Home Affordable Care Act News From Washington: ACA Has To Tighten Up Pediatric Dental Care

News From Washington: ACA Has To Tighten Up Pediatric Dental Care

2 minute read
by Robert Sheen

When it comes to healthcare under the Affordable Care Act, many points of coverage can often be an afterthought. QHPs, or “qualified health plans,” are required to fulfill ten “essential benefits” under the ACA’s mandate. Among those ten is pediatric dental care. However, the QHP need not itself provide pediatric dental care. Instead, a plan does not lose “QHP” status if a stand-alone dental plan offering pediatric dental care is also offered.

Notably,while applicable large employers must offer at least 95% of their full-time employees minimum essential coverage through their employer sponsored plans, dental plans for the employees or their children are not required. As a result, employees will often purchase supplemental dental plans in addition to the employer sponsored minimum essential coverage.

In a release from Washington, it was announced that this past Summer that the IRS and Department of Treasury proposed regulations regarding the determination of a taxpayer’s premium tax credit, including a change to address the absence of consideration of a stand-alone dental plan allocable to pediatric dental benefits. See IRS Bulletin 2016-30.

The proposed regulations explain:
Because qualified health plans that do not offer pediatric dental benefits tend to be cheaper than qualified health plans that cover all ten essential health benefits, the second lowest-cost silver plan (and therefore the premium tax credit) for taxpayers purchasing coverage through a Marketplace in which stand-alone dental plans are offered is likely to not account for the cost of obtaining pediatric dental coverage.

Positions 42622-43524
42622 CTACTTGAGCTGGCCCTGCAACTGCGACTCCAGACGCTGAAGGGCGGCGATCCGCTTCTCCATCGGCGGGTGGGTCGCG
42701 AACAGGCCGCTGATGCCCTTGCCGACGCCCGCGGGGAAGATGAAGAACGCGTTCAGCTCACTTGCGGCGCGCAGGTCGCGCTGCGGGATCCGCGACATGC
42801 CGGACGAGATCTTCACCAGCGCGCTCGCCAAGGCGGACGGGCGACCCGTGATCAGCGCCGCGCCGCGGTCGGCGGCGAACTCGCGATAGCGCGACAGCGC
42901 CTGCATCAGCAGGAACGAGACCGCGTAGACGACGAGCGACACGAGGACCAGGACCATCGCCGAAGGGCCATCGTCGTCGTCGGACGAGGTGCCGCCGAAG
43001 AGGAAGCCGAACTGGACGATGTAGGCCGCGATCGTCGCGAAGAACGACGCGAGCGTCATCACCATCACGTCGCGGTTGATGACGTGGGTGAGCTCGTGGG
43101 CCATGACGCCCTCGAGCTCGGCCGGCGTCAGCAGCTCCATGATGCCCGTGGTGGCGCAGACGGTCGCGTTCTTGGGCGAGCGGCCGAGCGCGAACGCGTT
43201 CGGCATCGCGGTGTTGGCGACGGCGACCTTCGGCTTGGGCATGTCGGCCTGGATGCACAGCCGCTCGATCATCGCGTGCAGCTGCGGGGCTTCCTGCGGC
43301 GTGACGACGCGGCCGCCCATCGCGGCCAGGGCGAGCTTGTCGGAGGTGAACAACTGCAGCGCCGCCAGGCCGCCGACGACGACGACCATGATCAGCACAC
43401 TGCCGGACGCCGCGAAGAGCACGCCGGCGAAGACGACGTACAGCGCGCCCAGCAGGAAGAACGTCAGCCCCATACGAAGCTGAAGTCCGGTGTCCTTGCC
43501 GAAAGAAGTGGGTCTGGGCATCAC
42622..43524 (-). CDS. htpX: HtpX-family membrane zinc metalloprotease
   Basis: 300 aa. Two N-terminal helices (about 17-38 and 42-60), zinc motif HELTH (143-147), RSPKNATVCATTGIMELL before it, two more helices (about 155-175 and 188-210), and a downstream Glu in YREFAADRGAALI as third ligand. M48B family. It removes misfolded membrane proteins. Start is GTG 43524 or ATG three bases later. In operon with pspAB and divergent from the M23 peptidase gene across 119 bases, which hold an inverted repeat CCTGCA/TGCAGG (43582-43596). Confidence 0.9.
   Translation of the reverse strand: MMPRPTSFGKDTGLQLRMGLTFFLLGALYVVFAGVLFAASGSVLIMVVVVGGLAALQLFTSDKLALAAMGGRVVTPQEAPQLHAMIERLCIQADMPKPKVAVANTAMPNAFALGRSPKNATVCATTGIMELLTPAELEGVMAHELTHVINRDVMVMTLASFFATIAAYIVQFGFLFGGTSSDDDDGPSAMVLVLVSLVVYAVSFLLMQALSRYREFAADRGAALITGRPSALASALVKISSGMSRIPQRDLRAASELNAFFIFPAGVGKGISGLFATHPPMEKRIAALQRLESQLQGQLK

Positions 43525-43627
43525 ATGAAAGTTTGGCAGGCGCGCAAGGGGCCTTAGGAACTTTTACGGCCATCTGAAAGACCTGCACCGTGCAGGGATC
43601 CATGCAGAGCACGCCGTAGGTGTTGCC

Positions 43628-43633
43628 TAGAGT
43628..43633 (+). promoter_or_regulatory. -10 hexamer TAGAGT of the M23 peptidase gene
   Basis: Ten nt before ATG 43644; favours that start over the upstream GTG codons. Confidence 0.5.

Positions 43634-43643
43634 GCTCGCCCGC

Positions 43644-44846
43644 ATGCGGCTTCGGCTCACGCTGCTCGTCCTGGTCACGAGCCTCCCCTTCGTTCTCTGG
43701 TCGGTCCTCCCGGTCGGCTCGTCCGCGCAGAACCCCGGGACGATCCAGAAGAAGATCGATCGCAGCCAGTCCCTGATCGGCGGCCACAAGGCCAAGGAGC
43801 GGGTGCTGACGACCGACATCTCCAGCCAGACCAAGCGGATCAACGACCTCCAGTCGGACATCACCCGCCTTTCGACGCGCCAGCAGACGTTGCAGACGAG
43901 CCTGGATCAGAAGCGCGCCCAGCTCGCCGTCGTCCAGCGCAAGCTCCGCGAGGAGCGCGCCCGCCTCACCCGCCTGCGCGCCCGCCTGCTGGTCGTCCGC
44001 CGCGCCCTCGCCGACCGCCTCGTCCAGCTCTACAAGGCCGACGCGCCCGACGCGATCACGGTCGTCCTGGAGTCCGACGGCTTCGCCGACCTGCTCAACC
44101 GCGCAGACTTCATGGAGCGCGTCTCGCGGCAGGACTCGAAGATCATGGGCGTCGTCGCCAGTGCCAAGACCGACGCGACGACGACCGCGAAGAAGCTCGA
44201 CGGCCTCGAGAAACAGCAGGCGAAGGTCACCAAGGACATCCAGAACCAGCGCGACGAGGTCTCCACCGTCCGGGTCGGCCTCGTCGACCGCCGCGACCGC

Should the proposed regulations be adopted, the effective date would be in 2019. Further, the proposed regulations explain:

Consistent with this interpretation, the proposed regulations provide that for taxable years beginning after December 31, 2018, if an Exchange offers one or more silver-level qualified health plans that do not cover pediatric dental benefits, the applicable benchmark plan is determined by ranking

(1) the premiums for the silver-level qualified health plans that include pediatric dental benefits offered by the Exchange and

(2) the aggregate of the premiums for the silver-level qualified health plans offered by the Exchange that do not include pediatric dental benefits plus the portion of the premium allocable to pediatric dental benefits for stand-alone dental plans offered by the Exchange.

In constructing this ranking, the premium for the lowest-cost silver plan that does not include pediatric dental benefits is added to the lowest-cost portion of the premium for a stand-alone dental plan that is allocable to pediatric dental benefits, and similarly, the premium for the second lowest-cost silver plan that does not include pediatric dental benefits is added to the second-lowest-cost portion of the premium for a stand-alone dental plan that is allocable to pediatric dental benefits. The second lowest-cost amount from this combined ranking is the taxpayer’s applicable benchmark plan premium.

In other words, under the proposed regulations, the premium tax credit will take into account a stand-alone dental plan allocable to pediatric dental benefits, bringing the ACA one step forward in providing well rounded health care for adults and children.

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